Michael Mann’s Heat


1995.  Directed by Michael Mann.


Recently re-released with a stunning 4K transfer, Michael Mann’s acclaimed L.A. crime saga Heat is arguably not only one of the greatest films in his formidable filmography, but also the pinnacle of full throttle storytelling.  Featuring a duo of searing performances by screen icons Al Pacino and Robert DeNiro, Mann’s trademark urban visuals, and one of the greatest action sequences ever filmed, Mann’s epic treatment of professional thieves and the dedicated lawmen who hunt them transports a Samurai mindset into the modern world in a hail of bullets.

Neil leads a crew who takes down high profile scores.  After a job goes wrong, Neil is put into the crosshairs of Vincent Hanna, an obsessive detective whose life is dedicated to the pursuit, that culminates in a daring day time heist and a subsequent shootout in which no one is safe.  Expanding upon his script from a failed TV pilot, Mann builds a straightforward world of good and evil before pulling the lines uncomfortably close.  Packed with memorable dialogue and unforgettable confrontations, Heat dances around the inevitable showdown of its two leads before annihilating any sense of predictability in the climax.  The diner scene between Pacino and DeNiro is remarkable, forgoing the ease of tension by focusing on the basic similarities between two souls who are mirrored, yet set apart only by circumstance.


This is the brilliance of the film.  Mann weaves an outstanding ensemble across multiple storylines, some of which are purposefully left hanging to give the viewer a grounded sense of the playing field, complete with sidewalk demons and lost souls looking for meaning from friends, family, and personal ethics.  Discipline and the adherence to code, both tangible legalities and metaphysical ideals, are the marrow of Mann’s exposition.  Val Kilmer, Tom Sizemore, Danny Trejo, William Fichtner, Henry Rollins, Ashley Judd, Mykelti Williamson, Dennis Haysbert, Tom Noonan, Jon Voight, Diane Verona, Amy Brenneman, Hank Azaria, Jeremy Pivens, and Xander Berkely fill out the supporting cast, but it is Natalie Portman who shines with a handful of scenes.  Her performance is the ultimately casualty, the real world consequences for the actions of those who live beyond the law and those who are consumed by it.  Relationships are a key component, given an ample amount of time to establish that both sides of the coin are people, despite their choices, adding an undercurrent of humanity that strengthens the narrative by presenting the characters as flawed, but genuine souls with dreams waiting to be shattered under the LA sun.

Eliot Goldenthal’s score, combined with a fantastic soundtrack musically narrate the drama, using Mann’s patented masculine deconstructionism to create an entity unto itself.  Moby’s God Moving Over the Face of the Waters in the finale is both beautifully tragic and perfectly applied, an auditory summation of the ultimate neo-tragedy that Mann has created.  Deborah Lynn Scott’s costume design has a vintage, minimalist quality, presenting both cop and robber as natural affixtures to the world on display.  Heat is a free range compound where killers and flawed saints play cat and mouse games while reality perseveres, unaware of the dangerous stakes being sought out and the way that each character is perfectly accessorized is a welcomed conspirator.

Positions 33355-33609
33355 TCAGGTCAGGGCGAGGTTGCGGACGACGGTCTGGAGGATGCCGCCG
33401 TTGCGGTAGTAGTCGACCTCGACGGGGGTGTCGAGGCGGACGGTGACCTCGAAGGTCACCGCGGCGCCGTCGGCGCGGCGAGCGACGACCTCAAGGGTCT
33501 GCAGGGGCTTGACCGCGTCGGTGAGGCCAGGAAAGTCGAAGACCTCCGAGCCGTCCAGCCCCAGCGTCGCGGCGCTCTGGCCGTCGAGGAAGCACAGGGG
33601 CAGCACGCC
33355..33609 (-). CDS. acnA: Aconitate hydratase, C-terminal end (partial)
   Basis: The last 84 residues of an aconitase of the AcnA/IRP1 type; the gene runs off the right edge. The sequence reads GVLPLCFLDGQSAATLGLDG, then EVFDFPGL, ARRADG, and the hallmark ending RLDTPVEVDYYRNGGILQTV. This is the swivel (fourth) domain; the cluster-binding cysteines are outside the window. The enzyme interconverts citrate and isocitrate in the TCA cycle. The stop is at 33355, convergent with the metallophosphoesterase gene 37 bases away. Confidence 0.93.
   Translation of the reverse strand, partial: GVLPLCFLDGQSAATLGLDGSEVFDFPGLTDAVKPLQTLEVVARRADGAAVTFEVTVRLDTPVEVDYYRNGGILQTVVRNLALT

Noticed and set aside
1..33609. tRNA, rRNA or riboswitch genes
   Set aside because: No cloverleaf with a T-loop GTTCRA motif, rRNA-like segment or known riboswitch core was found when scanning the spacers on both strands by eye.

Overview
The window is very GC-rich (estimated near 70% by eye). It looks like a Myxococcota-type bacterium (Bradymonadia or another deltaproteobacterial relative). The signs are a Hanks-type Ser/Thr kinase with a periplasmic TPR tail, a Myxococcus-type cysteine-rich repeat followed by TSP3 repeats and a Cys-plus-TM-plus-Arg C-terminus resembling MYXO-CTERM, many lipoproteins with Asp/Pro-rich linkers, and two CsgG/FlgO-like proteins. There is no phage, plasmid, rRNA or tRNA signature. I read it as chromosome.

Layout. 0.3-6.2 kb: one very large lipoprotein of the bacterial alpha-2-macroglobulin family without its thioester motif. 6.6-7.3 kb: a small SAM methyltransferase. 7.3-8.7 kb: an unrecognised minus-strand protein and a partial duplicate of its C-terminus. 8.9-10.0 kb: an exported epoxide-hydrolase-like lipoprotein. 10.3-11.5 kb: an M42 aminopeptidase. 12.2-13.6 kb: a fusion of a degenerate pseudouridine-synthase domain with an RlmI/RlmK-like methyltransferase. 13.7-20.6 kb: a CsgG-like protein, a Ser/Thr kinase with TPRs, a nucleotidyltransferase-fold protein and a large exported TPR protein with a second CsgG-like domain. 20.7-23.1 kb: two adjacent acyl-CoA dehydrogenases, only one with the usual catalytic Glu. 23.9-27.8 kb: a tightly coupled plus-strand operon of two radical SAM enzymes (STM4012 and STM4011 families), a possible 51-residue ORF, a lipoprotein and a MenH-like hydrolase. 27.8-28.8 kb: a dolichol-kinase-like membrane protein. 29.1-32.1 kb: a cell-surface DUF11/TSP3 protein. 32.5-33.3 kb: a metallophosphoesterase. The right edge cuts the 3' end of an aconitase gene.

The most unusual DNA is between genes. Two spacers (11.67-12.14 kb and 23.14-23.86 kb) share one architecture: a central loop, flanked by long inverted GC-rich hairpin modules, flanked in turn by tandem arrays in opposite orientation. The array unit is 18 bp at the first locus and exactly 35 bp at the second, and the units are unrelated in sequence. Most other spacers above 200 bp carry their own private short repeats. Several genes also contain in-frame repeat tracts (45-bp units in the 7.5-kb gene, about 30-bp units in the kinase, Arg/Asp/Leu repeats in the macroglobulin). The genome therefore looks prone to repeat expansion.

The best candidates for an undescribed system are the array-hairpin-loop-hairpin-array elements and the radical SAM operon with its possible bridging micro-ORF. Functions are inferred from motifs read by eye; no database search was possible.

Dante Spinotti’s cinematography has a wonderfully layered quality, capturing the moments between the action with Mann’s trademark blue hues and fevered close ups.  Los Angeles is portrayed as a metropolitan Gemini, a twinned persona of complicated domesticity and unrelenting violence.  This idea is constantly explored, but the payoff is in the legendary shoot out that begins the final act.  There has never been a more technically proficient display of gunplay ever committed to film.  The sound design and mixing are a blessed mixture of panic and fury.  The actors, particularly Kilmer’s unrestrained focus, show military tactics that are perfectly executed in a manner that affects the viewer on a base level.  These are dedicated experts of their trades, challenging one another over a lifetime of personal devastation in the name of said commitments and the result is simply unforgettable.

Ultimately, Heat is a stalwart member of top tier American cinema. The new release is available on Amazon for less than eight dollars and is without a doubt worth every cent.  Heavy on exposition, grandiose on the action, this is everything a crime thriller should be.

Highly.  Highly Recommend.



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